Initialization: threads, initialize ;
  for  do
     All threads parallelly compute the full gradient ;
     For each thread, do:
     for  to  do
        Pick up an randomly from ;
        Compute update vector ;
     end for
     Option 1: Take to be the current in the shared memory;
     Option 2: Take to be the average sum of generated by the inner loop;
  end for
Algorithm 1 AsySVRG

4 Convergence Analysis

Our convergence analysis is based on the Option 2 in Algorithm 1. Please note that we have threads and let each thread calculate times of update. Hence, the total times of updates on in the shared memory, which is denoted by , must satisfy that . And obviously, the larger the is, the larger the will be.

4.1 Consistent Reading

Since is a vector with several elements, it is typically impossible to complete updating in an atomic operation. We have to give this step a lock for each thread. More specifically, it need a lock whenever a thread tries to read or update in the shared memory. This is called consistent reading scheme.

First, we give some notations as follows:


It is easy to find that and the update of can be written as follows:


One key to get the convergence rate is the estimation of the variance of

. We use the technique in [5] and get the following result:

Lemma 1.

There exists a constant such that .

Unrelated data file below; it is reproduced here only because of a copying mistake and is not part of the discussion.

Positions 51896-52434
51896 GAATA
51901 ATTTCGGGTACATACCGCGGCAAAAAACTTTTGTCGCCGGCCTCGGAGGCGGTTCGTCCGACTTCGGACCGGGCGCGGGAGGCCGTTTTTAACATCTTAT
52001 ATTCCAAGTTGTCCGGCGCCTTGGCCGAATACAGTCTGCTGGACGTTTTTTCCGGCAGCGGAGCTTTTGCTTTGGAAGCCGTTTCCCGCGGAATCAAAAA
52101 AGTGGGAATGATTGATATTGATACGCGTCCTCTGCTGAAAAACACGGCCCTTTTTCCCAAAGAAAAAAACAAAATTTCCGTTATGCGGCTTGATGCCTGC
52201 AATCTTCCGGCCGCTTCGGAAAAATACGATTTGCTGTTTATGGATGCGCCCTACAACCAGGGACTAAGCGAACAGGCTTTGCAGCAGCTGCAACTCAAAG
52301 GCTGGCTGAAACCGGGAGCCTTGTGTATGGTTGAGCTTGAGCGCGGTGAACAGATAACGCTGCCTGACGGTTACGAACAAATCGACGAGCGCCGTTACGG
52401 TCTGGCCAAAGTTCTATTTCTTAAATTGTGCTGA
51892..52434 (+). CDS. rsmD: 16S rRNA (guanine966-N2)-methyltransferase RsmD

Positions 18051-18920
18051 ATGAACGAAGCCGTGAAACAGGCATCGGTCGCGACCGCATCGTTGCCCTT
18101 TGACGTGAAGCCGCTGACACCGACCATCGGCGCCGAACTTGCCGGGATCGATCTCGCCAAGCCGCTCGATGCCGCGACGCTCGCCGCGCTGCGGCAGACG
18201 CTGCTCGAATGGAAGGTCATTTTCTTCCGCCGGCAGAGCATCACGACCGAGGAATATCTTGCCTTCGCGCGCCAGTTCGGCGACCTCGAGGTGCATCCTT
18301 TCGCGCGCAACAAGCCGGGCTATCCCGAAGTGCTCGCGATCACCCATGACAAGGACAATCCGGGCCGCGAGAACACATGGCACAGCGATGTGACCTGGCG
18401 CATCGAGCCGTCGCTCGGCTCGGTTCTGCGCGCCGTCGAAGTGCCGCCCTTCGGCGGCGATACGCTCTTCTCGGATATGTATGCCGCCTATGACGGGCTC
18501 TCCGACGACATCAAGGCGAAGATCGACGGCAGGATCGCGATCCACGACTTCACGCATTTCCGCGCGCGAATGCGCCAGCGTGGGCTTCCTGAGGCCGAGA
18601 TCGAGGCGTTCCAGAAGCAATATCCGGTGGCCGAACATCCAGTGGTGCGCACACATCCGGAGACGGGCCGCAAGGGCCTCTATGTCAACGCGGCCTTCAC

The fourth inequality uses Assumption 1 and is a constant. Summing (4.1) from to , and taking expectation about , we have


We use and choose such that , then we can get . Please note that . Then, we obtain that


where satisfies and . ∎

According to Lemma 1, . If we want to be small enough, we need a small step size . This is reasonable because should be changed slowly if the gradient applied to update is relatively old.

Theorem 1.

With the Assumption 1 and 2, choosing a small step size and large , we have the following result:

where and .

4.2 Inconsistent Reading

The consistent reading scheme would cost much waiting time because we need a lock whenever a thread tries to read or update . In this subsection, we will introduce an inconsistent reading scheme, in which a thread does not need a lock when reading current in the memory. For the update step, the thread still need a lock. Please note that our inconsistent reading scheme is different from that in [3] which adopts the atomic update strategy. Since the update vector applied to is usually dense, the atomic update strategy used in [3] is not applicable for our case.

For convenience, we use to denote the vector set generated in the inner loop of our algorithm, and to denote the vector that one thread gets from the shared memory and uses to update . Then, we have


We also need the following assumption: